Tuesday, 22 January 2013

The Entrepreneur, the Manager and Excessive Risk Taking

In his book Human Action: A Treatise on Economics (p. 303), Ludwig von Mises writes the following about the difference between the entrepreneur and the manager (my bold),
Society can freely leave the care for the best possible employment of capital goods to their owners. In embarking upon definite projects these owners expose their own property, wealth, and social position. They are even more interested in the success of their entrepreneurial activities than is society as a whole. For society as a whole the squandering of capital invested in a definite project means only the loss of a small part of its total funds; for the owner it means much more, for the most part the loss of his total fortune. But if a manager is given a completely free band, things are different. He speculates in risking other people's money. He sees the prospects of an uncertain enterprise from another angle than that of the man who is answerable for the losses. It is precisely when he is rewarded by a share of the profits that he becomes foolhardy because he does not share in the losses too.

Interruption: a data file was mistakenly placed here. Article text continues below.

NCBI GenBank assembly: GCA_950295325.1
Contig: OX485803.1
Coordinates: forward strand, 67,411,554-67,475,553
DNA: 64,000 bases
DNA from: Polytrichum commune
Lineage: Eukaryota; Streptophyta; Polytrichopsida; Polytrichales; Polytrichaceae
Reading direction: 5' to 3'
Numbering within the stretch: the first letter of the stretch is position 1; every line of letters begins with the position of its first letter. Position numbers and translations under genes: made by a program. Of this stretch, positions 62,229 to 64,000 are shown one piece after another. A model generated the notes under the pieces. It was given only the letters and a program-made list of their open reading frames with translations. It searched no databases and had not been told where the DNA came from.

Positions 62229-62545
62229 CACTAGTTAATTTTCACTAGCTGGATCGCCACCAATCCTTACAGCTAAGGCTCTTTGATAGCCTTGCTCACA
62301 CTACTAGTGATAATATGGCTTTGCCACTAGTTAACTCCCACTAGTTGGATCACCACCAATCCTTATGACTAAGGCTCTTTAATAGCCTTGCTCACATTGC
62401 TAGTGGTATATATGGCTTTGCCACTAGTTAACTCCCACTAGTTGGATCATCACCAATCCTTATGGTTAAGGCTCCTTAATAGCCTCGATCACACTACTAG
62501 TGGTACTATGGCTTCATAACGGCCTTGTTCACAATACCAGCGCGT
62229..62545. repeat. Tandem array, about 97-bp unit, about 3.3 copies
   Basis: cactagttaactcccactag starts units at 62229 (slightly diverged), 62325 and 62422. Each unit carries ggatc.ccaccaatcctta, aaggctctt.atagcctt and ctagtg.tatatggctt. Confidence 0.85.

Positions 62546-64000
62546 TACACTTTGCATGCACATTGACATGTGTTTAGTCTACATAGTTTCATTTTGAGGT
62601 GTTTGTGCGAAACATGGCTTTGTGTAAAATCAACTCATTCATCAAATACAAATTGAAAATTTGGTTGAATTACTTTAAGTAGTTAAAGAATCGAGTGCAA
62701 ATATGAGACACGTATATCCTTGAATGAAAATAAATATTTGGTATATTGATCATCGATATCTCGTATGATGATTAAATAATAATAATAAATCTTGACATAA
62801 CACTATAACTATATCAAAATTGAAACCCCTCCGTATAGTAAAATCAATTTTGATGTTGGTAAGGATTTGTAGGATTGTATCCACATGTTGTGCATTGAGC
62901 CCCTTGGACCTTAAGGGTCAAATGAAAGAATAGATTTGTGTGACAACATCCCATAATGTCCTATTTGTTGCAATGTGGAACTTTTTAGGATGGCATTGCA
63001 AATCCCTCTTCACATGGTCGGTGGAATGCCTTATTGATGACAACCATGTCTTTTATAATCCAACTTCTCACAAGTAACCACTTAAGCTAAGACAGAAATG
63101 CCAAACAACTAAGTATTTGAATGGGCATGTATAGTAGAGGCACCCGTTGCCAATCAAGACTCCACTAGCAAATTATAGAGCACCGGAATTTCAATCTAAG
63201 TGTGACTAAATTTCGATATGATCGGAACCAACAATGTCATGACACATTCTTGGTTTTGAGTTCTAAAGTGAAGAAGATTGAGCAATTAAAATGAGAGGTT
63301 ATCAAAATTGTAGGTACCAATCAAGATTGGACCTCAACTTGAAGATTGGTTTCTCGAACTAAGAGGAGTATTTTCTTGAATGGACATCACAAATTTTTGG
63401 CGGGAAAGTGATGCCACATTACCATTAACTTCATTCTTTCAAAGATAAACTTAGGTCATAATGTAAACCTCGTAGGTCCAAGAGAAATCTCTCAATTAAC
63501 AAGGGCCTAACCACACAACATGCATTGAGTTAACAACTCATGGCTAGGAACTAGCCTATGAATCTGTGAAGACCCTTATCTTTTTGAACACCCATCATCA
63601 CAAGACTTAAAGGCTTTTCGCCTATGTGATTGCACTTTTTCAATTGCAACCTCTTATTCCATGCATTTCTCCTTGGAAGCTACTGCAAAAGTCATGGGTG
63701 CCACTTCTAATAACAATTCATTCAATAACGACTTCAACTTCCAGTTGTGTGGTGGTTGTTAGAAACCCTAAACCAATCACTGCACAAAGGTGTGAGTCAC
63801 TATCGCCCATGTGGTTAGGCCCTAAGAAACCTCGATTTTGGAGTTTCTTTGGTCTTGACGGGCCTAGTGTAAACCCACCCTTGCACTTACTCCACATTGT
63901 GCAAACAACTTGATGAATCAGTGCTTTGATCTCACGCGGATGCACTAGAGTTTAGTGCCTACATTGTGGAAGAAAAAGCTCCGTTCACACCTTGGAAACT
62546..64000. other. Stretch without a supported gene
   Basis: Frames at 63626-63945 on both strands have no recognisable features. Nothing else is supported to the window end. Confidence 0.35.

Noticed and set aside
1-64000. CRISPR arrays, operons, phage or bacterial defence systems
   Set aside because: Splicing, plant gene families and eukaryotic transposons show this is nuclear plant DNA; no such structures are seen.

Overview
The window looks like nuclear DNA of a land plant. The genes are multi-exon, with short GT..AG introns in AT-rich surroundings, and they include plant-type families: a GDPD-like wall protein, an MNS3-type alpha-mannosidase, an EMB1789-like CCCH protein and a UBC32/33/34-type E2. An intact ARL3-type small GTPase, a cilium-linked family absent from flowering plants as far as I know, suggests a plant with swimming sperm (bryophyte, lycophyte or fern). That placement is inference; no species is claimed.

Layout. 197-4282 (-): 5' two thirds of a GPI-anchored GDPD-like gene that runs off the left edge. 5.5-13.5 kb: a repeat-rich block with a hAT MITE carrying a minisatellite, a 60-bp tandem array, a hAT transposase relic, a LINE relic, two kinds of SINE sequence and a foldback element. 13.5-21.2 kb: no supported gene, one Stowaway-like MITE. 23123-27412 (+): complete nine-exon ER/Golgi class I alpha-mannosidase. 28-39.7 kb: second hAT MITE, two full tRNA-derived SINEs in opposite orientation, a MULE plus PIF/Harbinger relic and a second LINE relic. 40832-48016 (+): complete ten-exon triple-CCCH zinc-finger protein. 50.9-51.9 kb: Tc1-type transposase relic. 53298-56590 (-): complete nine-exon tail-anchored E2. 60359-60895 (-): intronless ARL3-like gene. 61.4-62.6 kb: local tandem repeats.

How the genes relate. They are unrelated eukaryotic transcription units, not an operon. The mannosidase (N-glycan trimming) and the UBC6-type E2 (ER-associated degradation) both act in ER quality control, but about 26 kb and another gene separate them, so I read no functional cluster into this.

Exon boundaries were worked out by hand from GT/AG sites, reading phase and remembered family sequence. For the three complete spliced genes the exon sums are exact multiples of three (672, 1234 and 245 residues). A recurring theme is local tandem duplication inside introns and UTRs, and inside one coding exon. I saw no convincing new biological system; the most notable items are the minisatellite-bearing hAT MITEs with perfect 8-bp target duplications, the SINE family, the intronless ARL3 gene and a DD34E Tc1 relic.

Mises words fit in nicely with the running and structure of large U.S. investment banks, pre and post the 2008/2009 "financial crisis" - the "managers" are in charge and their potential gains from ownership in the business is too small (and hence exposure to losses is too small) compared to the potential annual bonus (profit sharing).

 

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